Japan’s Enhanced Epsilon Rocket set for Debut Launch with Space Weather Research Probe

Image: JAXA

A beefed up version of Japan’s Epsilon Rocket will make its debut on Tuesday, carrying out a high-energy orbital delivery with the ERG satellite that sets out to study Space Weather phenomena from a highly elliptical orbit that takes the spacecraft through the most intense region of particle acceleration in Earth’s magnetosphere.

The Enhanced Epsilon – sporting more powerful rocket stages and structural improvements – is set for liftoff from the Uchinoura Space Center in south-eastern Japan during a one hour window opening at 11 UTC on Tuesday. Firing its three solid rocket motors, Epsilon will send the 365-Kilogram particle and waves observatory on its way thirteen and a half minutes after liftoff, targeting a highly elliptical orbit peaking 33,000 Kilometers over the equator.

Image: JAXA

ERG (Exploration of energization and Radiation in Geospace) is a small satellite mission to explore Near Earth Space – more precisely the high-energy particles inhabiting a vast area around Earth and the processes that drive particle acceleration for a better understanding of space weather dynamics which can have an effect on satellites and crews in orbit.

Spinning around its axis once every eight seconds, ERG will punch through Earth’s radiation belts and measure energetic particles and electromagnetic fields by deploying a pair of five-meter long booms and four fifteen-meter long wire booms to sweep through the sea of charged particles and highly variable energetic waves surrounding Earth. The instruments allow ERG to capture data across a wide energy range and for a variety of species to deliver a comprehensive picture of the particle population in near-Earth space and changes undergone due to external influences.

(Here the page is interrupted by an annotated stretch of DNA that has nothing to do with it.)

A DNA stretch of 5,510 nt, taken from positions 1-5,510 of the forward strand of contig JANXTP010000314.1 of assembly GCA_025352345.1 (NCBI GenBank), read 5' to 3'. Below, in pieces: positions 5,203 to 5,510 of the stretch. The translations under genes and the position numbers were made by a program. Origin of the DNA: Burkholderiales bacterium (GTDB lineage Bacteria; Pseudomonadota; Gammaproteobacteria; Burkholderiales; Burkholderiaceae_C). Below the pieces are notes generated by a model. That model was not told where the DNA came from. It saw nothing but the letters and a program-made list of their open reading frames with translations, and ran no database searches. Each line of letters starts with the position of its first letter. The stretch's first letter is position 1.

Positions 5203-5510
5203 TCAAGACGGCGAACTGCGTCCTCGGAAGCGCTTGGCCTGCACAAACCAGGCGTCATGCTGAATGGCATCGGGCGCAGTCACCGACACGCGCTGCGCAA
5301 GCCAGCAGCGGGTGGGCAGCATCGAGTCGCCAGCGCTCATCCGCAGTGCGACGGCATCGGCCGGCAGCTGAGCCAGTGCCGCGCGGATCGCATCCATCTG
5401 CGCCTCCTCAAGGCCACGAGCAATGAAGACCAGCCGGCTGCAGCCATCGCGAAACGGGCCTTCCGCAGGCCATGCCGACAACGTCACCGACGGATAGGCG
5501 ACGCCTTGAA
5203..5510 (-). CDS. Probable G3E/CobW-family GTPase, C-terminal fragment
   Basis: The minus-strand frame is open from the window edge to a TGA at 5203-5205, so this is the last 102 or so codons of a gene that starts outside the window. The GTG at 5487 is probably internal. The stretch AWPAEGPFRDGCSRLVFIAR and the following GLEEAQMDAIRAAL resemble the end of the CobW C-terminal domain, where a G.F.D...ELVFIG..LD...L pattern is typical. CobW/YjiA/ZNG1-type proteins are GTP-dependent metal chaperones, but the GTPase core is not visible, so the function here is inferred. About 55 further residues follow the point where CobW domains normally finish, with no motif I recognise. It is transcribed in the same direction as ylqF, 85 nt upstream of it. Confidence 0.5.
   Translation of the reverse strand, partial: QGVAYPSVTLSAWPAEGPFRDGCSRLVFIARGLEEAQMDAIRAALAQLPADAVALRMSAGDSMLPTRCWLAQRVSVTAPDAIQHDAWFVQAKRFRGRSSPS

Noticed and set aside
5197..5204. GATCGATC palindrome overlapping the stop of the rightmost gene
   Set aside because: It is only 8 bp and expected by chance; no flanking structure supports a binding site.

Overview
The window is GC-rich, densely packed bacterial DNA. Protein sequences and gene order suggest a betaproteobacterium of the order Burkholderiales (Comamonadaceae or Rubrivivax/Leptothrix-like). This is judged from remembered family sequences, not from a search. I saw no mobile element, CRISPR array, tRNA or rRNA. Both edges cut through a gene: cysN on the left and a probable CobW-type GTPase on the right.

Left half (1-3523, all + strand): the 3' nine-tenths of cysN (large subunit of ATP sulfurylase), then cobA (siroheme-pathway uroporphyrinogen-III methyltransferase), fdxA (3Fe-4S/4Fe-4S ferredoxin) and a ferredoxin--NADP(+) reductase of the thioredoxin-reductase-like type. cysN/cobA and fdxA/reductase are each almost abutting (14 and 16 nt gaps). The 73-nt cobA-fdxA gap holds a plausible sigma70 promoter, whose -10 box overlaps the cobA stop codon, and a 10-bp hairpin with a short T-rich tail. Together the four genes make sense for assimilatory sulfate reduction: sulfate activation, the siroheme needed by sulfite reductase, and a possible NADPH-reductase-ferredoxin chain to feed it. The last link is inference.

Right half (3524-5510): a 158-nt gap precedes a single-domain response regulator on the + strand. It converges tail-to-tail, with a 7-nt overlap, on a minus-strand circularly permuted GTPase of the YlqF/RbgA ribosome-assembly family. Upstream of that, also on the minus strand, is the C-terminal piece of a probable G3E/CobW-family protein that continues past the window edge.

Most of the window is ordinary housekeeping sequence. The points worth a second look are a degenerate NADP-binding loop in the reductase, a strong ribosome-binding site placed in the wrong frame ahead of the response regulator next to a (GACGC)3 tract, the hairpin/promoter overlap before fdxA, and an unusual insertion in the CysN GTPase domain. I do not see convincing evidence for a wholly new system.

>>ERG Satellite & Instrument Overview

Photo: JAXA

The mission’s particular focus is on electrons and how they are accelerated to speeds approaching the speed of light – an important piece in the puzzle of a complex interplay between waves and particles that inhabit Earth’s radiation belts and affect satellites in orbit and also present a potential danger to crew members in space. ERG attempts to make a direct measurement of the energy flow among waves and plasmas to further the current understanding of the cross-energy coupling driving highly-energetic space weather processes.

ERG introduces a new approach to become the first mission to obtain a direct, quantitative measurement of the energy exchange by wave-particle interactions by using an innovative onboard processing system to conduct science processing directly on the spacecraft instead of radioing vast amounts of raw data to the ground.